These observations, of course, only represent my own interpretation of the artist’s work. If you have any other ideas of what this doodle could mean, I’d love to hear them! Feel free to email your thoughts to rstramp@dcjustice.org, and I will check in with the artist to see if you’re on the right track!

Have a great week, and keep on doodling!

For more information about doodling and ADHD:

Andrade, J. (2009). What does doodling do? Applied Cognitive Psychology. doi: http://dx.doi.org/10.1002/acp.1561

Rotz, R. & Wright, S. D. (2005). Fidget to focus: Outwit your boredom: Sensory strategies for living with ADD. Bloomington, IN: iUniverse, Inc.

Kercood, Suneeta & Banda, D.R. (2012). The effects of added physical activity on performance during a listening performance during a listening comprehension task for students with and without attention problems. International Journal of Applied Educational Studies, 13(1). Retrieved from http://connection.ebscohost.com/c/articles/77851825/effects-added-physical-activity-performance-during-listening-comprehension-task-students-without-attention-problems

 Schott, G.D. (2011). Doodling and the default network of the brain. The Lancet, 378(9797). doi: http://dx.doi.org/10.1016/S0140-6736(11)61496-7

SFI: “That Was a Light Bulb Moment”

March 18, 2015 in Blog, Stories From Inside by Robin Stramp

Hello, ADHD Community,

This week’s post comes courtesy of one of our most active participants. It’s been about a year since he participated in the group ADHD coaching sessions, but this gentleman still writes to us regularly to keep in touch and practice the skills he learned in our sessions. We are grateful for his thoughtful, introspective piece on his experiences with ADHD and the ADHD Corrections Project. The quotation marks and underlined text are reproduced as the in the original, but we have highlighted particularly eloquent phrases in red.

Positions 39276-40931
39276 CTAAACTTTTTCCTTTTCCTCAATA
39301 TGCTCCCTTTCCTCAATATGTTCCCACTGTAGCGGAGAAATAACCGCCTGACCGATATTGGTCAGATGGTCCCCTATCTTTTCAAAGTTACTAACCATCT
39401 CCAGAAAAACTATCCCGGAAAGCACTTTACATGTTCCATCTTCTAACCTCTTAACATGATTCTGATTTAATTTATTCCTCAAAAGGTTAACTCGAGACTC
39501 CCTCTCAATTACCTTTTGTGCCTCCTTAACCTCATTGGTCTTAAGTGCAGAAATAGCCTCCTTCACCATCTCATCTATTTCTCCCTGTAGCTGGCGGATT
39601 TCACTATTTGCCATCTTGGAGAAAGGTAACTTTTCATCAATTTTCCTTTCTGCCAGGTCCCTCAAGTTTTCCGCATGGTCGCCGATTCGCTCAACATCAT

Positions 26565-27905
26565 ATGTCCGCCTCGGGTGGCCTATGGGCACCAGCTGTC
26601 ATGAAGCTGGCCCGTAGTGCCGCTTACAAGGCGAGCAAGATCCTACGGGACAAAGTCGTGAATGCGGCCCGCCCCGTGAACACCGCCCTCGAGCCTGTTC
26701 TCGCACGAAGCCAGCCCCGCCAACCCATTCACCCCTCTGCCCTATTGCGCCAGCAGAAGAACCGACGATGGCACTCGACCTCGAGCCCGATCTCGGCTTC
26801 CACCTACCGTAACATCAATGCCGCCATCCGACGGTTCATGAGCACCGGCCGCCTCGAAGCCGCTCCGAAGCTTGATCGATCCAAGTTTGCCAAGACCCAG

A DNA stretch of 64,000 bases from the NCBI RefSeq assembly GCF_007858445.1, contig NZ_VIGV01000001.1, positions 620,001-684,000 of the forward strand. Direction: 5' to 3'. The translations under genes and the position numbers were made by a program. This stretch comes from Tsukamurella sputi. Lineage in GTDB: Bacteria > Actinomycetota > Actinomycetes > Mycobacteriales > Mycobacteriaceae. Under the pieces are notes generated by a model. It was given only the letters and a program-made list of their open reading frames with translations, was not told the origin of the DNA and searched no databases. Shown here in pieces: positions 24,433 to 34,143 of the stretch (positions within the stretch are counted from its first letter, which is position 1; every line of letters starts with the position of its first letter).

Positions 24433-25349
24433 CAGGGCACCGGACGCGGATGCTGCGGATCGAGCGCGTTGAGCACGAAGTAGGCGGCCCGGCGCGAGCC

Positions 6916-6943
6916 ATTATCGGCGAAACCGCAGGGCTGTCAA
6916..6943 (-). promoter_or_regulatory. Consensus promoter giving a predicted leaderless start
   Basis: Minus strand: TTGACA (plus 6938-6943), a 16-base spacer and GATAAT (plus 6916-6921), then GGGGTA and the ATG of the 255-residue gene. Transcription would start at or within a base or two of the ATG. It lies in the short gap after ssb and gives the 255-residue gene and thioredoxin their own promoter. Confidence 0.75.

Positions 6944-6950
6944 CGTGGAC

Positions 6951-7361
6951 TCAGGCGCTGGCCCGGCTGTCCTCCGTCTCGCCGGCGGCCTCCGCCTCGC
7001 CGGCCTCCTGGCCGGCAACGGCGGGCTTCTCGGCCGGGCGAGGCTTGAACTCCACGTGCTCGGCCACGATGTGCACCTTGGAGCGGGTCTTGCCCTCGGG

SFI 20 pt 1

SFI 20 pt 2

SFI 20 pt 3

“I would like to give my view and experiences on how the ADHD classes helped me understand and cope with having a disorder that for years has caused me problems that I didn’t understand. While sitting in the sessions I can recall talking about ‘impulsivity’ and coming to realize most of my decisions was made in a rush and not any forecasting going on in regards to the consequences or possible outcome that could be negative. As I set in the sessions and listen to others I realize that I wasn’t the only one in this boat and the tools was right in my head if I just slowed down and thought things through. It was called thinking it through.

I recall one of the coaches explaining every thing has a root cause. You have to tap into whats the root cause. But they didn’t leave us with that because you can know the root cause but not have the ‘tools’ to address the root cause which is what they gave us. Tools and ‘resources.’ So that helped me understand my self and ADHD better. To put it plainly, by learning my ways of thinking and addressing the root causes it helped me understand the situations that are presented to me and then make a conscious choice based on reasoning, logic, and of course, consequences, to have a better outcome. That was a light bulb moment.